how to see or view the code of various linux commands
There is many ways to find the source code of packages that provide you commands.
You can go to https://src.fedoraproject.org/projects/rpms/* and search for the package you are interested in.
For the GNU tools that you can find in any Linux distro, I would go to GNU.org and browse their repo. For example: https://savannah.gnu.org/git/?group=coreutils, http://git.savannah.gnu.org/cgit/coreutils.git
Today, most code is somehow available on github and gitlab. Just search the internet for " source code"
If you want to clone, edit, and merge code you should make use of git.
I see you are an enthusiast eager to learn Linux!
That’s awesome … don’t forget to keep things in context (This is a place to ask about “Fedora”). But since Fedora is Linux, let’s see:
If you want to be viewing “source code” for commands, then go to the repository maintained by the developer for that command. Here is an example:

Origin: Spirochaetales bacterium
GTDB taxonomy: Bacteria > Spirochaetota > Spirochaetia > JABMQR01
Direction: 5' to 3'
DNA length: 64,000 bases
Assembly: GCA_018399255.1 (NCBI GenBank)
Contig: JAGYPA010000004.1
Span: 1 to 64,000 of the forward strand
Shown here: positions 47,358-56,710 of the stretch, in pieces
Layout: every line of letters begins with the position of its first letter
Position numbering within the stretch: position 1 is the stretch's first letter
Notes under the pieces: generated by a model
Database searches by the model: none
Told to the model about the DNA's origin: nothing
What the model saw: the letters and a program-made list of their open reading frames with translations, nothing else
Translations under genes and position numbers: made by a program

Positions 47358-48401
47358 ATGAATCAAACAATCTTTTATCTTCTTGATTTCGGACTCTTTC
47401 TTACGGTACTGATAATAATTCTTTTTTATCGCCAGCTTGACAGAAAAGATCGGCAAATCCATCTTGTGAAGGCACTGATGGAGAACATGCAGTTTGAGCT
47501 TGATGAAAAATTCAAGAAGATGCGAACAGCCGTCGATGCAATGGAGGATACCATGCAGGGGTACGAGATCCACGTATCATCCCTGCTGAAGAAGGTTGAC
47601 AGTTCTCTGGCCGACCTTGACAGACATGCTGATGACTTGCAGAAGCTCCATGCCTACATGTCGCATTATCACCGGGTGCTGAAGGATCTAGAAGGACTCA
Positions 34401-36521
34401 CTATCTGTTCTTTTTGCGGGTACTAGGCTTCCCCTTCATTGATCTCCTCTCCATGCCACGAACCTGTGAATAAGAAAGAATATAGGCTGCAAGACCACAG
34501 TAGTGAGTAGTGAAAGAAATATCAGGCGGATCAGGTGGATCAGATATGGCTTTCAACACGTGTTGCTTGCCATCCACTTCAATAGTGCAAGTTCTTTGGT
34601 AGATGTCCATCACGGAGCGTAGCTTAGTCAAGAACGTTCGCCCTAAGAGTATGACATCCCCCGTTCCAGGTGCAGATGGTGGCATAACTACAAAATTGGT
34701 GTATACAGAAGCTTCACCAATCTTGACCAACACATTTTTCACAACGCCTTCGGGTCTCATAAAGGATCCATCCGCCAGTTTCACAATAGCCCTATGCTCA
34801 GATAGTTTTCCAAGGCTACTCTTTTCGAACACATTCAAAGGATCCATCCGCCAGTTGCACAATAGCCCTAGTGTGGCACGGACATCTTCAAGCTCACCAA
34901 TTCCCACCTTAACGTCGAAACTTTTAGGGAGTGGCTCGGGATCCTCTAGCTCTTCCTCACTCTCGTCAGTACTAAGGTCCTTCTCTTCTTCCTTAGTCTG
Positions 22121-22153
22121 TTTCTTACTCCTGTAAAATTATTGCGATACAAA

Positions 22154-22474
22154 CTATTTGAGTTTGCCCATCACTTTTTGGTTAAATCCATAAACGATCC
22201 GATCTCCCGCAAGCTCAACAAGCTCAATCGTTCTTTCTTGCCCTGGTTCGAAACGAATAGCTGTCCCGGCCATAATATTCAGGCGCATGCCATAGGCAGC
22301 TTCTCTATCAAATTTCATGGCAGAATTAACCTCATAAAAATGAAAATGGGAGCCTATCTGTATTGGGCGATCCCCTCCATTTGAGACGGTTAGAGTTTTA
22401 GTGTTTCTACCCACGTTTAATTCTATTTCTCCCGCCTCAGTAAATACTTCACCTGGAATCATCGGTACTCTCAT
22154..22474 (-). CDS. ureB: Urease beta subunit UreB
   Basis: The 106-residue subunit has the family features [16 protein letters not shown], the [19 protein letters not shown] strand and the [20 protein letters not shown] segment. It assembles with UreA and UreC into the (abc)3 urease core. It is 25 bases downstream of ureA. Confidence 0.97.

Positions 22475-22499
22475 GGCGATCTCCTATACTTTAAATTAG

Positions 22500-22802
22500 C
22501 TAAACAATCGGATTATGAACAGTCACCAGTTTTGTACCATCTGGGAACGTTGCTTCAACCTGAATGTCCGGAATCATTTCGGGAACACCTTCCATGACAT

You know about
dnf? You can see the source code of the popular package manager in Fedora. How? First find out where the code lives:
sudo dnf info dnf
Installed Packages Name : dnf Version : 4.2.21 Release : 1.fc33 Architecture : noarch Size : 1.7 M Source : dnf-4.2.21-1.fc33.src.rpm Repository : @System From repo : schemed-rawhide Summary : Package manager URL : https://github.com/rpm-software-management/dnf License : GPLv2+ and GPLv2 and GPL Description : Utility that allows users to manage packages on their systems. : It supports RPMs, modules and comps groups & environments.
Take a look at the
URL in that output. That is where
dnf's source code lives.
Have fun looking at the source codes of commands in Fedora.
You can also get the exact source code that was used to built your software by using
dnf to download the source version of a package instead of the compiled one.
dnf download <a package> --source
which will download a
.src.rpm file - the source package, which contains the source files as well as a file with instructions to the system on how to build it. Check out this article for details - if you’re interested, it also explains how to actually build the package from the src.rpm you downloaded.